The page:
Year-on-year house price growth continued to accelerate mildly to 4.6% in November


In November 2017, the FNB House Price Index showed a further mild acceleration in year on year growth, from a revised 4.4% in October, to 4.6%.

Examining the year-to-date average, though, it appears most probable that, despite the recent monthly year on year acceleration, average house price growth for 2017 as a whole will be not far above 3%, down from an average 4.7% in 2016, and the third consecutive year of average house price growth slowdown.

In real terms, when adjusting for CPI (Consumer Price Index) inflation, the house price correction gradually continued as at October, with the real rate of house price change remaining in mildly negative territory to the tune of a -0.4% year on year decline (November CPI data not yet available). This is a diminished real house price deflation rate, however, from -0.9% year on year in September and from a low of -4.8% reached in December 2016.

This diminished real price decline in October was due in part to the acceleration in the year on year house price inflation rate of that month from 4.1% in September to 4.4%. However, a decline in CPI inflation from 5.1% year on year in September to 4.8% in October also assisted in curbing real house price decline.

The average price of homes transacted in September was R1 103 092.

Although year on year house price growth has been accelerating mildly in recent months, viewing the bigger annual picture it remains most probable that 2017 as a whole will turn out to be a slower average house price growth year than 2016, and will represent the third consecutive year of house price growth slowdown.

With 11 months’ worth of house price data already available, the annual average year to date house price growth for 2017 sits at 3.3%, down from 4.7% in 2016, and a multi-year high of 7% reached in 2014.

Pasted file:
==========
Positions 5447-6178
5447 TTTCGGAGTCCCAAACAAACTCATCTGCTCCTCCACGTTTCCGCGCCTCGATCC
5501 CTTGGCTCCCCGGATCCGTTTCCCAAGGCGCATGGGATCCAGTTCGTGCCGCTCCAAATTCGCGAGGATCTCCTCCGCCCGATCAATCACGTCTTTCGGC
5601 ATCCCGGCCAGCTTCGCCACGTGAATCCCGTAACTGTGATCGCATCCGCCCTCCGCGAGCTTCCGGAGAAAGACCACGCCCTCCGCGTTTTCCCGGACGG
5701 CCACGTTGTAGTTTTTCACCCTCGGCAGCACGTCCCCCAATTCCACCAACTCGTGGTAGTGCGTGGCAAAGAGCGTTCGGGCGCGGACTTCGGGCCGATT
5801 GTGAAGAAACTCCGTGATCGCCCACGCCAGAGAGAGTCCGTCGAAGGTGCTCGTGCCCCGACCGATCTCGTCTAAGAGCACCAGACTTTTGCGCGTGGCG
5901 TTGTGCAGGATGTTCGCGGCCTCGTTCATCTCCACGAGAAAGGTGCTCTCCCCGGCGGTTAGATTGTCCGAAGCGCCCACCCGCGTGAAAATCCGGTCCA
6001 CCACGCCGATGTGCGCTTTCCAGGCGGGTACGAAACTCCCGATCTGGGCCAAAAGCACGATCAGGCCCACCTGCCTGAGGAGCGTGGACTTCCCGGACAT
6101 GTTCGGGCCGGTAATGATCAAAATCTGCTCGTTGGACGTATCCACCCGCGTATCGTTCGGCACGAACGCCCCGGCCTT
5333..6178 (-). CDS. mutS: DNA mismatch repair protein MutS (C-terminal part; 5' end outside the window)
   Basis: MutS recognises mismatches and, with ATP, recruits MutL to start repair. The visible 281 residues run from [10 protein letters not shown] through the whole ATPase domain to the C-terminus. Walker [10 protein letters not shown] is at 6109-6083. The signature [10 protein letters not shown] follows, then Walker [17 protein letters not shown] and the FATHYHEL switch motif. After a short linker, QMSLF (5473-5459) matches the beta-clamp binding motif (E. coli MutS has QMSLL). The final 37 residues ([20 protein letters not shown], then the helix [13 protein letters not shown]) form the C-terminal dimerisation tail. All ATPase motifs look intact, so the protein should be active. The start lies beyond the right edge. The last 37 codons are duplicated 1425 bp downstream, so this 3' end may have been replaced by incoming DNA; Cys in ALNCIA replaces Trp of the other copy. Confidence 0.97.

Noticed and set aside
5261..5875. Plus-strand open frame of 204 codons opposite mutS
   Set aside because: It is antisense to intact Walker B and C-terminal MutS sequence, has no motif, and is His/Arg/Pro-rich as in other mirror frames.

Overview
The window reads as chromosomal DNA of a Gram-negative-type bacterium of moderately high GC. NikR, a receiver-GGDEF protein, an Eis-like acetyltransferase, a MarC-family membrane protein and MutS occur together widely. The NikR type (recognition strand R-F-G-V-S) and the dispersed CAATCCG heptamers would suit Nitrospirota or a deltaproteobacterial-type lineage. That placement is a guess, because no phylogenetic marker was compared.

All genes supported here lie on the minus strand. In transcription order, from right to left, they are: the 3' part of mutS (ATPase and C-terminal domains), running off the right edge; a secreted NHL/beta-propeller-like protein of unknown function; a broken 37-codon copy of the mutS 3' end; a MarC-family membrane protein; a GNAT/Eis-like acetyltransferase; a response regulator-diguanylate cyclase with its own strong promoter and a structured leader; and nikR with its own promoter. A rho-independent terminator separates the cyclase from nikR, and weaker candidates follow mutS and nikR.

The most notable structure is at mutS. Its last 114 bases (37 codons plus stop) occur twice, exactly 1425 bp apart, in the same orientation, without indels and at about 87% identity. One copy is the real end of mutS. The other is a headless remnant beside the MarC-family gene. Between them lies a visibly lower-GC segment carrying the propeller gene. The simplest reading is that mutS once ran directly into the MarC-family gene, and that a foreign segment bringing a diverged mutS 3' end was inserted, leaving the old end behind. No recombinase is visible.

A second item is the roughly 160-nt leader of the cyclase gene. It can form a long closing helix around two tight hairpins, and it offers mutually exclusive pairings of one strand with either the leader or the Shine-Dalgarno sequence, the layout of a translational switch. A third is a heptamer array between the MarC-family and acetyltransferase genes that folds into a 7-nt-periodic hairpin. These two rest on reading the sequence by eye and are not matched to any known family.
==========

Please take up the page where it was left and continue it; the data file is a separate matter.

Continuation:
Our Firstrand expectation at the beginning of 2017 had been for 3% average house price growth this year.

Examining the longer term real house price trends (house prices adjusted for CPI inflation), we see that the level as at October 2017 had lost -4.9% since a post-2008/9 recession high in December 2015.

Looking a bit further back to the all-time real house price peak at the end of 2007 (at the end of the pre-2008 housing boom period), on a cumulative basis real house prices were -19.9% down on that high as at October 2017.

However, looking back further, despite a mediocre performance in recent years, the average real price currently remains a massive 62.5% above the end-2000 level, almost 17 years ago, and a time back just before boom-time price inflation started to accelerate rapidly.

In nominal terms, when not adjusting for CPI inflation, the average house price in November 2017 was 318.26% above the end-2000 level. By comparison, consumer goods and services prices, as measured by the CPI, were only 156.69% higher over virtually the same period (up to October 2017 due to November CPI data not yet available).

John Loos is the household and property sector strategist at FNB Home Loans.